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New York Jets Offseason: The Internal Upgrade Candidates

William Hauser-USA TODAY Sports

Not every upgrade a team makes comes in the form of a new player. There are instances when a player improves him performances, takes on a bigger role, or both. Calvin Pryor comes to mind in 2015. He was a starter just like he was in 2014. His level of play improved dramatically. In a lesser sense, Marcus Williams was another player whose improvement helped the team.  Williams became a nice depth piece. Here are some players who could potentially help the Jets in a bigger role next season.

Leonard Williams

It was by almost any measure an excellent rookie year for the first round pick. Williams filled in ably early in the season for Sheldon Richardson during the star's suspension. At this point it feels unlikely both Muhammad Wilkerson or Damon Harrison will return. Either way, it stands to reason the Jets will be depending on an improved Williams to replace them. If Wilkerson goes, Williams might find himself moving around the line more as direct replacement for Mo. If Harrison leaves, Williams might be asked to carry more of the load as an interior run stopper. He obviously has a different skillset from Snacks, but Williams will be one of the most important run stoppers on the team.

Marcus Williams

I mentioned the other Williams above. Marcus is a guy who quite possibly will see his playing time go up. Given the composition of the roster and the salary structure of the team, the Jets cannot bring back Antonio Cromartie at anything resembling his current salary. Cromartie would have to take a steep paycut, quite possibly steeper than he would be willing to take. Buster Skrine would slide into a starting role, but the Jets play with three cornerbacks a lot. Williams would get a lot of playing time on the outside with Skrine moving to the slot in those situations. Williams was protected this year. Will he succeed in a bigger role? Given the current finances, the Jets might need to find out.

Lorenzo Mauldin

Mauldin showed some flashes as an edge pass rusher during the second half of the season in limited playing time. He looked more athletic than a lot of people thought he would be. Is he going to be good enough to be the primary edge rusher on the team? Will he take on more of a diverse role like Calvin Pace where he drops into coverage some, plays the run, and also rushes the passer at times? Will he be a third down specialist? It's tough to say, but Mauldin is probably going to see his playing time go up.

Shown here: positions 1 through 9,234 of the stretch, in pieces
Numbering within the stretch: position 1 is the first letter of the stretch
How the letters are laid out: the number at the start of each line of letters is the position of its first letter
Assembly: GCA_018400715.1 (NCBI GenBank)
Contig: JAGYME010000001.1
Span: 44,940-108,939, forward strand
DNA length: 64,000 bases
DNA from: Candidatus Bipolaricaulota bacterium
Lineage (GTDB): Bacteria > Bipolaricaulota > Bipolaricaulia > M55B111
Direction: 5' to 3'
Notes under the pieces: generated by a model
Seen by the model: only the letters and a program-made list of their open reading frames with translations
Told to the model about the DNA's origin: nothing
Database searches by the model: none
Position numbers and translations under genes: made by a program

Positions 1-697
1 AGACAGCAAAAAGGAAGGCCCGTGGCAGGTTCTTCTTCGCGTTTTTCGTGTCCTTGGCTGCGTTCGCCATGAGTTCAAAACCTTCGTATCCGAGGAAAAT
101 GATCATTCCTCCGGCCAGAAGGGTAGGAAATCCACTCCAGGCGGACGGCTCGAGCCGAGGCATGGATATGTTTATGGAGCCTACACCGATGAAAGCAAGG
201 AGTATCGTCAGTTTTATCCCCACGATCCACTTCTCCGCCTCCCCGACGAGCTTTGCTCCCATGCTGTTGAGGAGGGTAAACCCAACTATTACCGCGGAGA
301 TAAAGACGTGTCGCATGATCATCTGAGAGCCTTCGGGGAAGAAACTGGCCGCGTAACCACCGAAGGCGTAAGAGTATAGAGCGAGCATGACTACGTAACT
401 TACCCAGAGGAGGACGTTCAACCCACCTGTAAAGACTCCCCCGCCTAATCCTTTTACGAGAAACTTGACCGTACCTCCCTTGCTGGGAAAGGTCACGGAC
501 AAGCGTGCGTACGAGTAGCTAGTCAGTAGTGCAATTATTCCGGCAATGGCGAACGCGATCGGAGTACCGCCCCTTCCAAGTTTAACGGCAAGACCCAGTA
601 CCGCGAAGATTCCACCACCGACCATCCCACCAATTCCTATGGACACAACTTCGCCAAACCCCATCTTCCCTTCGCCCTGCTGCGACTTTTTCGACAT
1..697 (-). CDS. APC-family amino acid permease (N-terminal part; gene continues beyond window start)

Jace Amaro

As bad as the tight end position was for the Jets in 2015, I would be somewhat surprised to see them make drastic changes at the position. Part of the hope will likely be that Quincy Enunwa works on his hands and builds on some of the progress he made as a receiver at the end of the season. The other hope will be that Amaro provides the team a lift as he returns from injury. Amaro had very solid rookie production, but he was doing limited things. Can he grow as a player? Ideally I think he would work best as a move tight end. The Jets indicated they were grooming him for the H back role Enunwa took. Can Amaro show enough as a blocker in-line to stick there? An Amaro-Enunwa tight end combination could be solid in theory. In any event, it is difficult to imagine him being worse than Jeff Cumberland or Kellen Davis.

Dion Bailey/Rontez Miles

The Jets have a lot more depth at the safety position than they did a year ago. Bailey and Miles both played some really solid ball when Calvin Pryor was hurt at various points of the season. There isn't going to be an opening at safety, but I think about Todd Bowles' flexibility. The Jets do have an opening at inside linebacker where Demario Davis and Erin Henderson are free agents. Henderson might be a candidate to re-sign. Here is something to keep in mind. Two years ago, Bowles was the defensive coordinator in Arizona and lost both of his starting inside linebackers. The Cardinals drafted a safety Deone Bucannon and turned him into an inside linebacker. The hope with a safety good in run support is you get the run stopping skills of a linebacker with the coverage skills of a safety. Bailey and Miles are both smaller than Bucannon. Bailey did convert from linebacker to safety in college, however, so he does have some familiarity at the position. I doubt the Jets would count on either guy to take on a starting role. That would be way too risky given the thin NFL resumes they have. I could see them throwing looks, particularly in passing downs using these guys in more of a linebacker role, though.

These are not the only guys who could potentially step up. I didn't include guys like Bryce Petty or the young offensive linemen because it is too early to know how good they are. I didn't include Devin Smith because he will spend the offseason rehabbing a serious injury rather than giving his game the work it desperately needs. There are a number of lower level candidates who could surprise, though. Who would have thought Enunwa would become a legitimate part of the offense this time a year ago?